Do Dogs Understand Human Facial Expressions?
A recent study has confirmed that dogs are able to understand the emotions behind human facial expressions.
Yes, dogs do understand human facial expressions. Anyone who has had a canine companion knows that dogs are experts in reading human emotions. Most dog owners have a story to tell or remember that on some occasion their pet seemed to know that they felt sad and that they needed a good cuddle.
Humans and dogs have evolved together for many thousands of years. In a way, it makes sense that during that time we would have established some type of communication between our species. As more and more studies confirm, it seems that a large part of that common language has to do with human facial expressions. That is to say, it’s related to our ability to read emotions written on other people’s faces.
A recent study reveals just how much dogs are connected to people. The research also provides evidence that dogs use different parts of their brain to process human emotions.
Dogs can understand emotional human facial expressions
The researchers explained that if a dog turns its head to the left, it could be detecting that someone is angry, afraid or happy. If there’s a look of surprise on a person’s face, dogs tend to turn their heads to the right.
A dog’s heart rate also increases when they see someone who’s having a bad day. This is according to the authors of the study, which was published in Springer’s journal Learning & Behavior in June 2018.
Dogs have lived in close contact with humans for thousands of years. As a result, dogs have learned specific skills that allow them to interact and communicate well with people. Recent studies have shown that the canine brain can pick up the emotional signals in a person’s voice, body odor, posture, as well as reading people’s faces.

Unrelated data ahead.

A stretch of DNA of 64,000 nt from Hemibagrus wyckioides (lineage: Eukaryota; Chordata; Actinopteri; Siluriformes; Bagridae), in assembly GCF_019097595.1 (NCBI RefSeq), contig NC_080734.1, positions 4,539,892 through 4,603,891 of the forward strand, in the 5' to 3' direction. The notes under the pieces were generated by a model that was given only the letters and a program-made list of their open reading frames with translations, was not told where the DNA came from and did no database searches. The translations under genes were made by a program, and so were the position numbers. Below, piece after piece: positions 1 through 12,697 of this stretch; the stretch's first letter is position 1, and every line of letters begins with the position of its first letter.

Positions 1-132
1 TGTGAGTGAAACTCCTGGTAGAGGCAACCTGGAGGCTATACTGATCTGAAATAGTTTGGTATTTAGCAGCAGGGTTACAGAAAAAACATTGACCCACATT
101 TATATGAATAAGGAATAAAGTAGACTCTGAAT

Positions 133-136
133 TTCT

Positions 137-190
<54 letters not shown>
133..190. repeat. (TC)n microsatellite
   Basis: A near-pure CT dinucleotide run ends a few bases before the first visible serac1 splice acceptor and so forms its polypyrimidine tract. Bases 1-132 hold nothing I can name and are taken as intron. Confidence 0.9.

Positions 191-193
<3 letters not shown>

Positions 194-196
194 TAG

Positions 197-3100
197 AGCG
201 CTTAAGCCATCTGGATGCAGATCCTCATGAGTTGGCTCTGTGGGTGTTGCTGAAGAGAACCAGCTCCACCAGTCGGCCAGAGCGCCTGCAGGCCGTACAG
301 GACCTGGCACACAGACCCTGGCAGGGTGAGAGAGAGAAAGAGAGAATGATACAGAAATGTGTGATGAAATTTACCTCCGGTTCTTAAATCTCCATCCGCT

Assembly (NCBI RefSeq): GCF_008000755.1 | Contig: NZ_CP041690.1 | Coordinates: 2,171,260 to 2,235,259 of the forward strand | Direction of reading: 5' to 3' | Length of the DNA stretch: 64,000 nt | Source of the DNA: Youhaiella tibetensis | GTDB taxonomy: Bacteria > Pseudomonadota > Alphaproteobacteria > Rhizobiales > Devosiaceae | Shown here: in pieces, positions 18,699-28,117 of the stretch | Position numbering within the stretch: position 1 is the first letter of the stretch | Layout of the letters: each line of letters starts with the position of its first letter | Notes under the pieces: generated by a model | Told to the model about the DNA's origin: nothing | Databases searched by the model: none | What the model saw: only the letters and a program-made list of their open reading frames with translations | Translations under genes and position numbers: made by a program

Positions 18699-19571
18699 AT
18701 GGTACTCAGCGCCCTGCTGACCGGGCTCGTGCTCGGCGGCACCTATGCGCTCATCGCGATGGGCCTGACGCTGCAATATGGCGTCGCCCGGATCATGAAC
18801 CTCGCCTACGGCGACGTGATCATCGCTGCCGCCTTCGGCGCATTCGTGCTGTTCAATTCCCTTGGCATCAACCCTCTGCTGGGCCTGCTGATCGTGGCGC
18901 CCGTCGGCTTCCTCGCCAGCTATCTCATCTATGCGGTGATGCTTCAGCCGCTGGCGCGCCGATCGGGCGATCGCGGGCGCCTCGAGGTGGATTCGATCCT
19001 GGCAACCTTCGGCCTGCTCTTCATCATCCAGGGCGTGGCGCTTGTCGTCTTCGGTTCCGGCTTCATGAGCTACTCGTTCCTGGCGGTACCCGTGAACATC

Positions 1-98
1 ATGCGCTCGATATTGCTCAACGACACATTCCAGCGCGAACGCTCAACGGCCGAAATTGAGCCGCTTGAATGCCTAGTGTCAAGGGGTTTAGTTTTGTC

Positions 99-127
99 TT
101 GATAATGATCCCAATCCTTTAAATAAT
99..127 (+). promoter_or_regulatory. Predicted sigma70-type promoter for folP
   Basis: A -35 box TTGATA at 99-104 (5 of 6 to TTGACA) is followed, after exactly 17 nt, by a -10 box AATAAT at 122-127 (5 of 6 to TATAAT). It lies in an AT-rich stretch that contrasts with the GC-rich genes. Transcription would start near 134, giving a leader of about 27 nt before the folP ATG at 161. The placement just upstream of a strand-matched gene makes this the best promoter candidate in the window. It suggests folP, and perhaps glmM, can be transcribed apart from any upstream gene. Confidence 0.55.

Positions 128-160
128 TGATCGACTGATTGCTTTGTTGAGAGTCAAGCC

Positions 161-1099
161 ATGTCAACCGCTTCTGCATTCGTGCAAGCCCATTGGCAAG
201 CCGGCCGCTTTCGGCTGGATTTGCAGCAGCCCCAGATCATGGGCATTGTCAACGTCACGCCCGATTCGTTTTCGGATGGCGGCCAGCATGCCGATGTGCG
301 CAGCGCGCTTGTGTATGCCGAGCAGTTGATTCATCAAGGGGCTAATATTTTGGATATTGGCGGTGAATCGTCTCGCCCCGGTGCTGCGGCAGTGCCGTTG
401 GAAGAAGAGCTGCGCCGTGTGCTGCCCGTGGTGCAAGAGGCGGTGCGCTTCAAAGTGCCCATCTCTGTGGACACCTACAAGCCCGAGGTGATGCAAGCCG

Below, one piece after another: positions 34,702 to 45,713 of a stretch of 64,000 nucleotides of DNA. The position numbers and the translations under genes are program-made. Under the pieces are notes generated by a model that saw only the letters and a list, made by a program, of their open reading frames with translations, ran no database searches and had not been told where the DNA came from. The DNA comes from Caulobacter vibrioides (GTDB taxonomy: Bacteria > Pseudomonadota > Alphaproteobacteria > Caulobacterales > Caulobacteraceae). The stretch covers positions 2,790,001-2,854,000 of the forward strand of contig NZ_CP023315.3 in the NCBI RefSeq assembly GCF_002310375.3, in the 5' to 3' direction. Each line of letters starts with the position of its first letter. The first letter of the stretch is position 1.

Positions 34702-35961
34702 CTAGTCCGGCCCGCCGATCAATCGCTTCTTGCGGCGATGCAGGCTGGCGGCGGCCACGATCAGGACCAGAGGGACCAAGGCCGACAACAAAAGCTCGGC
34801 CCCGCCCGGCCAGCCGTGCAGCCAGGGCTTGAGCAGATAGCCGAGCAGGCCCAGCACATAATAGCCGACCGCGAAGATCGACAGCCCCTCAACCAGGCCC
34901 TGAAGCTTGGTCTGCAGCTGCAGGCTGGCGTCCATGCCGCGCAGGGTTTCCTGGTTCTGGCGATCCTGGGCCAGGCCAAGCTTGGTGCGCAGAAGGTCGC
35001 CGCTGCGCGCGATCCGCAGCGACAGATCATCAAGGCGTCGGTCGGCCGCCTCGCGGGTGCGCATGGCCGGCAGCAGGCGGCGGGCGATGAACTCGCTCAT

About the study
In this study, the authors observed what happened when they showed dogs some photographs. These were of the same faces of two adults – a man and a woman – with different expressions. They did this with a sample of 26 dogs while they were eating. The images were strategically placed on the edges of the animals’ line of sight. The photos showed a human face with a neutral expression or one of the six basic human emotions. Specifically, these were anger, fear, joy, sadness, surprise, and disgust.
Dogs had a stronger response and a faster heart rate when they saw photographs that showed emotional states such as anger, fear and happiness. They also took longer to go back to eating after seeing these images. The dogs’ increased heart rates suggested that they felt higher levels of stress in these cases.
In addition, the dogs tended to turn their heads to the left when they saw human faces expressing anger, fear or happiness. The opposite happened when the faces seemed surprised. This is possibly because the dogs see this as a relaxed and non-threatening expression.
These findings support the existence of an asymmetrical emotional modulation in dogs’ brains. This helps them process basic human emotions. According to the researchers, “negative emotions are clearly stimulating and seem to be processed by the right hemisphere of the dog’s brain, and most of the positive emotions on the left side.”
The results support those of other studies conducted in dogs and other mammals. These studies show that the right side of the brain plays a more important role in regulating the sympathetic outflow in our nervous system to the flow to the heart. This is an essential organ for controlling the ‘fight or flight’ behavioral response necessary for survival.
Dogs are social animals
Research shows that the ability to recognize other individuals’ emotions is important. In fact, it plays a fundamental role in creating and maintaining social relationships among animals that live in groups. This ability allows them to correctly evaluate the motives and intentions of other individuals. As a result, they can adjust their behavior during social interactions.
For humans, facial expressions are an important source of information. By living in close contact with humans, dogs have developed unique socio-cognitive skills. In turn, these allow them to interact and communicate efficiently with humans, the researchers explain.